Yesterday, a researcher from the pain clinic I’d attended a few months ago called for a follow up. The interview centered around my levels of pain and coping over the past six months. She asked about sleeping patterns, daily activities, whether my movements were limited, the characteristics of pain (Burning? Aching? Shooting? Tingling?), support groups, therapy, and medication.
Rather than continuing to dissolve pain into the white-noise, wallpaper background of my current life, as I’ve tried hard to do, the woman’s questions catapults everything right (back!) into the foreground. Like a dormant devil shaken into action, pain is once again magnified, reasserting itself as the locus of life, to the exclusion of all else. How I loathe such voluminous pain-talk.
Pain. Like a bank vault stuffed with molten lead instead of gold. A vast ship loaded with uniformly heavy and homogenous cargo. An impermeable bulk of a word, one you can’t even poke holes through.
Pain, a four-letter word not unlike the others. Injected so effortlessly into casual conversation. Perhaps it too should be banished from our vocabulary. Pain? Verboten!
Earlier in my recovery, I’d decided that I prefer taking cues from a spiritual thinker and guide like Louise Hay. I needed to stray from the well-worn path of talking about pain by choosing to use new words – such as sensation. Why? Sensation can refer to a continuum of changes in physicality. It allows for nuances of discomfort and difficulty, without jumbling everything into a huge amorphous mass of negativity.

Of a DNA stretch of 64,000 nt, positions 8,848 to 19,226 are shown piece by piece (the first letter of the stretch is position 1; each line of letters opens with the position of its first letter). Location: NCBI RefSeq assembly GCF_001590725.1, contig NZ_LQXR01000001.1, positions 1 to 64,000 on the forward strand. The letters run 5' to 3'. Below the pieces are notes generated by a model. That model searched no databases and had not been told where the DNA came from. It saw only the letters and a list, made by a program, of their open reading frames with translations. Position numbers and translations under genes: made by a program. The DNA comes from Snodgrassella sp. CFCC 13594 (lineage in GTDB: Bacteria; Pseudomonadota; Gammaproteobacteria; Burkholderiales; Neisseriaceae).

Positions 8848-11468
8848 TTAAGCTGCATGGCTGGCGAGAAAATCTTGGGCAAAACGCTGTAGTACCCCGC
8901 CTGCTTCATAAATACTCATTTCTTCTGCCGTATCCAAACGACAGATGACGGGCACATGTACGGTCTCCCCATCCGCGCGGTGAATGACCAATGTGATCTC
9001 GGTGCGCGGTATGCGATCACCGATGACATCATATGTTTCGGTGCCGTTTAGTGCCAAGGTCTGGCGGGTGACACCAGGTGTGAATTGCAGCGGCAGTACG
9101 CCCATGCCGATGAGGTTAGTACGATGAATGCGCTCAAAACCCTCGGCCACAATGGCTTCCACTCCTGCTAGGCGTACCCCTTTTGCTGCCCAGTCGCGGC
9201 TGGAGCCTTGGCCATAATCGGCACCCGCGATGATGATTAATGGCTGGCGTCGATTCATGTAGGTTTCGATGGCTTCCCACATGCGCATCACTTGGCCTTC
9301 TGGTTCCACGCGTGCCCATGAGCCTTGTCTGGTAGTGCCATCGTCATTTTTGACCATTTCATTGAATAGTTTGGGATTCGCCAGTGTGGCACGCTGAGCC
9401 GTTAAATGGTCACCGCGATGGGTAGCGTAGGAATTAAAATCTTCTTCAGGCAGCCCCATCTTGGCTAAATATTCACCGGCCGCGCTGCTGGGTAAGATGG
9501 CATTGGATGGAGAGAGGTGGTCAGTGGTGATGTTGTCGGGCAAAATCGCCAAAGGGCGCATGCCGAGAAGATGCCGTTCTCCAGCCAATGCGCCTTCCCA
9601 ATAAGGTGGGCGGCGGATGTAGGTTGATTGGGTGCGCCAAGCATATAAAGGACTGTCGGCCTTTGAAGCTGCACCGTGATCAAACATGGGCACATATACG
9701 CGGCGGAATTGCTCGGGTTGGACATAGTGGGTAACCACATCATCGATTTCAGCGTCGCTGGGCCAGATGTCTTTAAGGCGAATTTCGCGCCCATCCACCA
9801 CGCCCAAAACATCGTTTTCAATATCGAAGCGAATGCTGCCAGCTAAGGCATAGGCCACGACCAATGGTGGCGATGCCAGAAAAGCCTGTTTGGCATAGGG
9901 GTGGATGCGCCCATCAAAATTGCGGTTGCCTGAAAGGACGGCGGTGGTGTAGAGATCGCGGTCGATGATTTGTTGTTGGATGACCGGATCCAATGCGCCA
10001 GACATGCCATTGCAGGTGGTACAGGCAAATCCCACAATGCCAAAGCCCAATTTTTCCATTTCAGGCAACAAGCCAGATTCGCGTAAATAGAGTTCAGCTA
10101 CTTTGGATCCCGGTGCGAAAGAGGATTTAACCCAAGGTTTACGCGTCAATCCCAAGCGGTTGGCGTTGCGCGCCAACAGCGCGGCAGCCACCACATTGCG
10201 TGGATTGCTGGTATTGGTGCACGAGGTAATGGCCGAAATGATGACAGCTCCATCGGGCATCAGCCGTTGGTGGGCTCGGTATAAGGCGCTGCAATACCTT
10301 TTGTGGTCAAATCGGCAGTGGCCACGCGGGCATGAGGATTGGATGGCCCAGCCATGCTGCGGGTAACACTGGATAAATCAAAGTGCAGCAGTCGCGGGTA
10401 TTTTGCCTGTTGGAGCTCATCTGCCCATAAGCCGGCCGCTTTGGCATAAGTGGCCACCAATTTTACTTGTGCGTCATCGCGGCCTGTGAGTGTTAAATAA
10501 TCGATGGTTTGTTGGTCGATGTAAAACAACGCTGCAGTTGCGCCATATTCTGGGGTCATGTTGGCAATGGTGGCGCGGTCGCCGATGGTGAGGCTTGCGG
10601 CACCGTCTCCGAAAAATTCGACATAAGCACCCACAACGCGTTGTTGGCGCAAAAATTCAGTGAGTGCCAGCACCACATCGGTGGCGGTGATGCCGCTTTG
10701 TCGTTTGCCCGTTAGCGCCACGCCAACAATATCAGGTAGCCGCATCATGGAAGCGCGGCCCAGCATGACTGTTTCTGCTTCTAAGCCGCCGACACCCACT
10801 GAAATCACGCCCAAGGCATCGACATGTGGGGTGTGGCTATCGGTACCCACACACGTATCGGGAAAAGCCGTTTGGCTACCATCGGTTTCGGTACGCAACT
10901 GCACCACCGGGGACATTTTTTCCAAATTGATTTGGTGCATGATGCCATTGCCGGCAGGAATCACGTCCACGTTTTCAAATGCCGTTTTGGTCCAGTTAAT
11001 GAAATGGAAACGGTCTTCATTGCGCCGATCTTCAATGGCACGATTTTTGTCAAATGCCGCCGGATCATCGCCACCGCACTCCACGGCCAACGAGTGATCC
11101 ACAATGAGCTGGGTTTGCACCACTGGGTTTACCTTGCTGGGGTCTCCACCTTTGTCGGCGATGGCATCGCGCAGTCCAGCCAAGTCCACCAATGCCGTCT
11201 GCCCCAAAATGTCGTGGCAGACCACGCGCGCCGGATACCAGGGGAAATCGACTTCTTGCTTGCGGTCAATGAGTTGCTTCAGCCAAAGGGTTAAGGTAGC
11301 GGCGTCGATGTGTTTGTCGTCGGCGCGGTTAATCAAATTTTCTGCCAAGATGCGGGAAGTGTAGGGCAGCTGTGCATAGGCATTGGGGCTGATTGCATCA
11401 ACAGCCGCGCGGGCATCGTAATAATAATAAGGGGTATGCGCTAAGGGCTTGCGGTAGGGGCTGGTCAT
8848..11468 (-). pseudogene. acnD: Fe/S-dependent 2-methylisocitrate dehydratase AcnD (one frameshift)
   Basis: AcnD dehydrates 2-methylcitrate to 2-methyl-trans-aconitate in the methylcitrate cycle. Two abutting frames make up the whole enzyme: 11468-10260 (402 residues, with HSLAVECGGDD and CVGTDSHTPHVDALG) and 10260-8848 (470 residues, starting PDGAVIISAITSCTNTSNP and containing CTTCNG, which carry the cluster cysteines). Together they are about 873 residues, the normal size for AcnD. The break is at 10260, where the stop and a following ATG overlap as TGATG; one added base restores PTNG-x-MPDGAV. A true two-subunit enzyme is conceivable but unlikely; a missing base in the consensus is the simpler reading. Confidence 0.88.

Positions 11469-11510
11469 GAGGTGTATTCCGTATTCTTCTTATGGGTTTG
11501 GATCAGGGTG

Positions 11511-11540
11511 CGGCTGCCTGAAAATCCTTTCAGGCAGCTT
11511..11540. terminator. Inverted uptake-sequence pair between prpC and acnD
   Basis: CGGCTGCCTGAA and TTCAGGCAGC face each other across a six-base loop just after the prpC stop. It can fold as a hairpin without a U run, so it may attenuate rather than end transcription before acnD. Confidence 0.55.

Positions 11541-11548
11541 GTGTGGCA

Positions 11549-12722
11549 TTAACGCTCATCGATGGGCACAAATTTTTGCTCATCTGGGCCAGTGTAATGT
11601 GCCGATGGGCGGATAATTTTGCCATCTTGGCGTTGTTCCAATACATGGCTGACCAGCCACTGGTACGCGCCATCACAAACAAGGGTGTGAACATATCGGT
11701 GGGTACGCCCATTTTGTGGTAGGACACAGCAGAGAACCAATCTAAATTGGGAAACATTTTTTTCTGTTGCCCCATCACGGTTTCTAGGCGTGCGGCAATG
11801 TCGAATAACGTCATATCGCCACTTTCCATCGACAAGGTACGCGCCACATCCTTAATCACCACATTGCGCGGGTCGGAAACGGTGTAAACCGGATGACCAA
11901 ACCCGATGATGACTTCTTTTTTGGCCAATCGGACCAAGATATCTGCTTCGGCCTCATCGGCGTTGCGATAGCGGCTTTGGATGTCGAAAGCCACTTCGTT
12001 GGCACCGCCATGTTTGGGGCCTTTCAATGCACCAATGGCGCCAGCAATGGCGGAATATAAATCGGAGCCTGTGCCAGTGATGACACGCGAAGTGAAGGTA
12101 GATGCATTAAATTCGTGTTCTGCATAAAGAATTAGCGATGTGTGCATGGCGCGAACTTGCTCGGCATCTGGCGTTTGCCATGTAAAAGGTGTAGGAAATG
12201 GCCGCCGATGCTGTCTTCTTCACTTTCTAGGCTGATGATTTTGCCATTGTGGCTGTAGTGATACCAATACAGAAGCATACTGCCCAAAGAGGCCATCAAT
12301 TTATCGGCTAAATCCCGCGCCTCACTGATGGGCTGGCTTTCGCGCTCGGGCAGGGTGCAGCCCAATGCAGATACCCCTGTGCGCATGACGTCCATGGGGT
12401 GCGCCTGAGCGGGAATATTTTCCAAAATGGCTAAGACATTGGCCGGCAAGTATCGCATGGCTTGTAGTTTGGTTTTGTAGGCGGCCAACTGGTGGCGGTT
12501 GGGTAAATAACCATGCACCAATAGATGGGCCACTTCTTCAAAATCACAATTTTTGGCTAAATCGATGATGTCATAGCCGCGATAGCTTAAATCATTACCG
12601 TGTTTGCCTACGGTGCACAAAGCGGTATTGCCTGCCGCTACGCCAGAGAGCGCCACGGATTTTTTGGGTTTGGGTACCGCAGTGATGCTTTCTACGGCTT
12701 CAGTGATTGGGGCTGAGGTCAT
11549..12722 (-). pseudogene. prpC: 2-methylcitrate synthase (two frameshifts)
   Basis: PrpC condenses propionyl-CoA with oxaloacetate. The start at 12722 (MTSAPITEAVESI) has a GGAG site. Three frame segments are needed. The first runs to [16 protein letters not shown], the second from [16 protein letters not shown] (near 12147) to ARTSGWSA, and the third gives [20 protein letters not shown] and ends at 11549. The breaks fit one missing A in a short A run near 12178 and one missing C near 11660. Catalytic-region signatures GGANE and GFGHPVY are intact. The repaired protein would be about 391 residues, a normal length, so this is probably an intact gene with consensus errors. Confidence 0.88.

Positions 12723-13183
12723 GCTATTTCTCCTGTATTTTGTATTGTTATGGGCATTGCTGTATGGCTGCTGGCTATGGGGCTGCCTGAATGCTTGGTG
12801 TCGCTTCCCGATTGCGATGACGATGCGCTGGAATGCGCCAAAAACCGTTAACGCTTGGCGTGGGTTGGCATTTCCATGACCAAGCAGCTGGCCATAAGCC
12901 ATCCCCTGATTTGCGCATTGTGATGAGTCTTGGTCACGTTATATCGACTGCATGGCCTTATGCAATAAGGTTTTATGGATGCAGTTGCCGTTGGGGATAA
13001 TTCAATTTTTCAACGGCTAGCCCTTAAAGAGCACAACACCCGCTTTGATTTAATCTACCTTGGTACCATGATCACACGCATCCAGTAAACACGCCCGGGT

Think for a moment of the sensation you feel when you are struck by an ice cream headache. Ever notice that it can suddenly and momentarily feel like you’ve got a burst of HOT pain sweeping over you? Or if you’ve burnt your finger on a stove-top, it might fleetingly feel like a powerful burst of sheer cold.
Your brain can indeed play tricks on you. Which is partly why I weaned myself off painkillers.
How could I otherwise differentiate between pain levels 5 and 9? How would I know if a particular treatment, activity, food or rest was a factor in reducing my pain – or worsening it? I had to stop masking the gnawing, the shooting and tingling in order to hone in on the ever-changing and undulating sensations that were permeating my body. I understood implicitly that moving towards lessened pain was a goal for mind-+-body; and possible only without the addictive balm of Oxycontin, Percocet and friends.
These days, when people ask about my recovery, a question about pain inevitably arises. It’s a catch-all term, a generic word, universally used and recognized. So I acknowledge and answer, generally in short-hand.
But between me and myself, I’ll continue to monitor sensations as they plant exclamation marks throughout my body; and I’ll rein in those bursting-at-the-seams expletives when the tingling in my arm, the spasms and arrow-like shooting in my legs and the bolted-down anchor in my pelvis, threaten to undermine my resolve. Even among the worst of fractures, there are still precious moments when a fleeting sensation reminds me that a painless existence just possibly, gratefully, lies ahead.
Indeed, our brain often plays tricks, doesn’t it?